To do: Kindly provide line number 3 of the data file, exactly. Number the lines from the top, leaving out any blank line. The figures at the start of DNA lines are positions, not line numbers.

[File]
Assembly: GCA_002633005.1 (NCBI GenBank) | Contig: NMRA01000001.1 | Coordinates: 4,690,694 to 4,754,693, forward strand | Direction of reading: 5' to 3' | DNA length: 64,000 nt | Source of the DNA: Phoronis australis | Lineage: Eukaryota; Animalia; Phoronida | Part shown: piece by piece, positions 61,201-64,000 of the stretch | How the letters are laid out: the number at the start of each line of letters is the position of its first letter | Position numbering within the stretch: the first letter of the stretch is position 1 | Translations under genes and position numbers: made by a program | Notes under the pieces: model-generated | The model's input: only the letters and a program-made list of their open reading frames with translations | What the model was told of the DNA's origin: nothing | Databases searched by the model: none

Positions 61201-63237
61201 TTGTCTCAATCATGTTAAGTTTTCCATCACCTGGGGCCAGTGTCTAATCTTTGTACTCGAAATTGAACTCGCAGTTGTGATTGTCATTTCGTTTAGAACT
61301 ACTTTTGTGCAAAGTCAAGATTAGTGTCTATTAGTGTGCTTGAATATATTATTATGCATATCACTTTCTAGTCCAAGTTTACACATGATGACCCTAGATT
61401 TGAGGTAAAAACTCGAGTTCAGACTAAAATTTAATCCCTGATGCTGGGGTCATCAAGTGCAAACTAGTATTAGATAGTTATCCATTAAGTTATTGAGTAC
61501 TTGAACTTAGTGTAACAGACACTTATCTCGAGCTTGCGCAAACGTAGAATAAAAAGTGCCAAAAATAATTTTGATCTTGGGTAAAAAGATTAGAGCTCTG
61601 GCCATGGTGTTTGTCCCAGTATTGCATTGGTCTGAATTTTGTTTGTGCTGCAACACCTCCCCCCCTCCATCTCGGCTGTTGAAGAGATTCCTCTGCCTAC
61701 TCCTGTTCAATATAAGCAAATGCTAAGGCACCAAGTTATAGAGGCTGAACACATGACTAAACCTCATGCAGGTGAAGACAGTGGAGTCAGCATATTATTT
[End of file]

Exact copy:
61201 TTGTCTCAATCATGTTAAGTTTTCCATCACCTGGGGCCAGTGTCTAATCTTTGTACTCGAAATTGAACTCGCAGTTGTGATTGTCATTTCGTTTAGAACT